Year: 2007
Working paper number: 187
Author: Kahn, Lauren
Unit: SSU

Drawing upon critical health and discursive psychology, the study explores the sexual decision-making of 8 sexually-active high school girls, aged 17 to 19 years, living in Masiphumelele, a poor African community in Cape Town, South African. The girls participated in a focus group and 1-2 individual, semi-structured interview/s. The paper describes and explores, firstly, the ideals girls uphold surrounding sexual relationships, on the one hand, and the normative character of sexual relationships as these typically play out in practice, stressing the dissonance between the two. The paper highlights the part that boys and girls play in reproducing a problematic sexual culture that supports sexual relationships that are antithetical to girls' ideals, and the processes that mediate sexual conformity. Following this, the paper turns to explore the participants' sexual decision-making and relationships. Three broad sexual strategies are isolated. The paper explores the rationale driving the respective strategies, the extent to which these strategies produce relationships that conform to, or, alternatively, diverge from and counter the norm, and the factors and processes mediating this. Finally, the paper explores and highlights the role of relationships beyond the sexual arena in mediating girls' sexual decision-making, and how these are implicated in reproducing problematic sexual norms and relationships. The study finds that the barriers to girls establishing and sustaining sexual relationships that promote emotional and physical health and well-being are deeply embedded within aspects of the psychosocial and material environment. Promoting the emotional and physical health and well-being of girls within their sexual relationships requires recognising and addressing problematic elements within their broader relational environments, and providing supportive, advisory figures and contexts, as well as positive role models.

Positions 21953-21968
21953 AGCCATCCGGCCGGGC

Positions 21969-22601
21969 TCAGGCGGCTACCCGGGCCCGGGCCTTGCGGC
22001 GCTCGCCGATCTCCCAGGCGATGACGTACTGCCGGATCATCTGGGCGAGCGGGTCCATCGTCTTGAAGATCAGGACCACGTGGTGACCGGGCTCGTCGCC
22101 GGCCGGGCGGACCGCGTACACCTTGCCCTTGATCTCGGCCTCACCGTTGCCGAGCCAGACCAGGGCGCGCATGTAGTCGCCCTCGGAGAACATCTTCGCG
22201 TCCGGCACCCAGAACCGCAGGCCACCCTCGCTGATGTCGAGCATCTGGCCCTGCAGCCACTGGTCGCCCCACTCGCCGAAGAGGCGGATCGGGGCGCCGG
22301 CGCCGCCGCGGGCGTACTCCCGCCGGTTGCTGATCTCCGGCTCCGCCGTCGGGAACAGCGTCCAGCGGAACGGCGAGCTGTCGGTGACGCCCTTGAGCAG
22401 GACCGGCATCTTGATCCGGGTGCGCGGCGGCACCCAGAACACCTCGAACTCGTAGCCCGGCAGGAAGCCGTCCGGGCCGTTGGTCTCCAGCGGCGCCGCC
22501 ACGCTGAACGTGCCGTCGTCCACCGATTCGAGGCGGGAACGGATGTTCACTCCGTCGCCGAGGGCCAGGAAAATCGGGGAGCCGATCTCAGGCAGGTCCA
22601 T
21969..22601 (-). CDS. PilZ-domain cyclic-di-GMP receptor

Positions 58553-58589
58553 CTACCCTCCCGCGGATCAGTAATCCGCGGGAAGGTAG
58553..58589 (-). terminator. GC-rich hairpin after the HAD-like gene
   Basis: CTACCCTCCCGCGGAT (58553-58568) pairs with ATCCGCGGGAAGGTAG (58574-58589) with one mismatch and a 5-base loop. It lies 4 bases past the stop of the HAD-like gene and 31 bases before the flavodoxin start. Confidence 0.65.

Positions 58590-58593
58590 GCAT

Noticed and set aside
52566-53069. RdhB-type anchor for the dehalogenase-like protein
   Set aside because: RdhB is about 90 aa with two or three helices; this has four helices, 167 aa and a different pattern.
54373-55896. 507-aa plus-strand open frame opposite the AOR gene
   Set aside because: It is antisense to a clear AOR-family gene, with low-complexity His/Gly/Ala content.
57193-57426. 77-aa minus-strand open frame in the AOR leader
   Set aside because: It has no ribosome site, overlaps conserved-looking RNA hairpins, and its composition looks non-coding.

Publication file: WP187.pdf